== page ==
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Lecture12.6

Lecture12.7

Lecture12.8

Lecture12.9


13. Statistics
14
Lecture13.1

Lecture13.2

Lecture13.3

Lecture13.4

Lecture13.5

Lecture13.6

Lecture13.7

Lecture13.8

Lecture13.9

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Lecture13.12

Lecture13.13

Lecture13.14


14. Probability
9
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Lecture14.2

Lecture14.3

Lecture14.4

Lecture14.5

Lecture14.6

Lecture14.7

Lecture14.8

Lecture14.9


15. Construction
7
Lecture15.1

Lecture15.2

Lecture15.3

Lecture15.4

Lecture15.5

Lecture15.6

Lecture15.7

Chapter Notes – Quadratic Equation
(1) A polynomial of degree 2 is called a quadratic polynomial. The general form of a quadratic polynomial is ax2+bx+c, where a, b, c are real number such that a ≠0 and x is a real variable.
For Example: x2+5x+3, where a=1,b=5,c=3 are real number. So given equation is quadratic polynomial.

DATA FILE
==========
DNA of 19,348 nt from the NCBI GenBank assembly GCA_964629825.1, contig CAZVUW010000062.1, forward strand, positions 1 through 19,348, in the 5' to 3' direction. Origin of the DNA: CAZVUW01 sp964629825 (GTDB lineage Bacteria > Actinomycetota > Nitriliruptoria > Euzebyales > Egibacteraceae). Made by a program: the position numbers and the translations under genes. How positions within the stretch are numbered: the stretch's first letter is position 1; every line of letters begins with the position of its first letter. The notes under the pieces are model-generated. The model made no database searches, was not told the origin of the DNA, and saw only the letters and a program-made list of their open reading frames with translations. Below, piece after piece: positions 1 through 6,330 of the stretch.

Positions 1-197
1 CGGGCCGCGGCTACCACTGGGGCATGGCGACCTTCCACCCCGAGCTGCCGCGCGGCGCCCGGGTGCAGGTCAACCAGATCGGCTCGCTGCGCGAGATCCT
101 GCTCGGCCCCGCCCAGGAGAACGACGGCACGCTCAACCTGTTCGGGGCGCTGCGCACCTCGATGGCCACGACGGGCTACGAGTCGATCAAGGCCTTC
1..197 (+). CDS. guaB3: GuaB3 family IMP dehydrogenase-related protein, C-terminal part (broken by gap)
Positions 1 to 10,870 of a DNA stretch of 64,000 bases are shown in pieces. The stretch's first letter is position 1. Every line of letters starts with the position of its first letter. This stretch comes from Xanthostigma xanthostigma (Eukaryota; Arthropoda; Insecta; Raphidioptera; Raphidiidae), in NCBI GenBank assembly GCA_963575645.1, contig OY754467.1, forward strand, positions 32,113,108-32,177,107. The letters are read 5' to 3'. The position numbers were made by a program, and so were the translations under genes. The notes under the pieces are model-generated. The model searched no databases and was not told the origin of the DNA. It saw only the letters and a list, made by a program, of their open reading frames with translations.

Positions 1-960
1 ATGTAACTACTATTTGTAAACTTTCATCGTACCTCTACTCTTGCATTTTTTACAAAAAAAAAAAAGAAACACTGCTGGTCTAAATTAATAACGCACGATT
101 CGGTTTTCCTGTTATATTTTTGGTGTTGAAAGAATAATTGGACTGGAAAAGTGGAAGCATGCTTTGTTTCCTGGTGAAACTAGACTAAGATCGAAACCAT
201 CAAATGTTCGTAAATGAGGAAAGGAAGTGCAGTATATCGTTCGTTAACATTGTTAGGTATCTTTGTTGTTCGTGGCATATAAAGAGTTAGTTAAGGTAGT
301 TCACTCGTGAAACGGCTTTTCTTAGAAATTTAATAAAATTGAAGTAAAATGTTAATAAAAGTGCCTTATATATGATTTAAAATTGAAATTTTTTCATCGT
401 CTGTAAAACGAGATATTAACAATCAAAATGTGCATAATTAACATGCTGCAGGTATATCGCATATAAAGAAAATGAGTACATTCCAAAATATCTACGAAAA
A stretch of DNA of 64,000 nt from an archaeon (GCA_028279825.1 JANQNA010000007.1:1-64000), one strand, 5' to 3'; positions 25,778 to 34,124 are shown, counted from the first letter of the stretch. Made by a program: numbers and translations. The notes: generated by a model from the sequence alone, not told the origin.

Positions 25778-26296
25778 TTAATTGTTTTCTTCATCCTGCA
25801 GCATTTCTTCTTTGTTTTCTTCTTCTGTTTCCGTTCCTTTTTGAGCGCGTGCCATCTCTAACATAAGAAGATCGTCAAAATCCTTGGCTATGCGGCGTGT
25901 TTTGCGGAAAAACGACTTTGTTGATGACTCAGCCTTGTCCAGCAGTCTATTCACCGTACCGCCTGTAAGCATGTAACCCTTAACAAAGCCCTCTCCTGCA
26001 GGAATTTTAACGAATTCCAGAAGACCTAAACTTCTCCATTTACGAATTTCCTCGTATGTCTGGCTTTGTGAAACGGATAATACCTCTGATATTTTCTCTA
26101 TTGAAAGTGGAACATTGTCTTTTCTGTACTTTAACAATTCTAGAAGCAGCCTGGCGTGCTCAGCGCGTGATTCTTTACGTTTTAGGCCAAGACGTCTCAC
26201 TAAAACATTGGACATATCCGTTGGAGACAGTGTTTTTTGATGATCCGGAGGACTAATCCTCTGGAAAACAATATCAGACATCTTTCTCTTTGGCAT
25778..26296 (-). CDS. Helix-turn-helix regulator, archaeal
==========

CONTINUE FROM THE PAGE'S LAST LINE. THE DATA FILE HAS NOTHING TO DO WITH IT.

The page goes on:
(2) If p(x)=ax2+bx+c,a≠0 is a quadratic polynomial and α is a real number, then p(α)=aα2+bα+c is known as the value of the quadratic polynomial p(α)
For Example: p(α)=α2+5α+3 in that equation if α=3 then p(α)=27. So 27 is a value of quadratic polynomial
(3) A real number α is said to be a zero of quadratic polynomial p(x)=ax2+bx+c, if p(α)=0.
For Example: p(x)=x2+6x+5
If x=(−5) then p(x)=0, So −5 is the zero of polynomial.
(4) If p(x)=ax2+bx+c is a quadratic polynomial, then p(x)=0 i.e., ax2+bx+c=0, a≠0 is called a quadratic equation.
For Example: p(x)=x2−8x+16 is a quadratic polynomial, then p(x)=0 i.e., x2−8x+16=0, a≠0 is called a quadratic equation.
(5) A real number α is said to be a root of the quadratic equation ax2+bx+c=0.
In other words, α is a root of ax2+bx+c=0 if and only if α is a zero of the polynomial p(x)=ax2+bx+c.
For Example: Suppose quadratic equation is 2x2−x−6=0.
If we put x=2 then p(x)=0, So 2 is a root of that given equation so here α=2.
(6) If ax2+bx+c=0, a≠0 is factorizable into a product of two linear factors, then the roots of the quadratic equation ax2+bx+c=0 can be found by equating each factor to zero.
For Example: The Given equation is
Now, Solving the above equation using factorization method.
(3x + 1) (3x – 2) =0
(3x + 1) = 0 or (3x – 2) = 0
3x = 1 or 3x = 2
or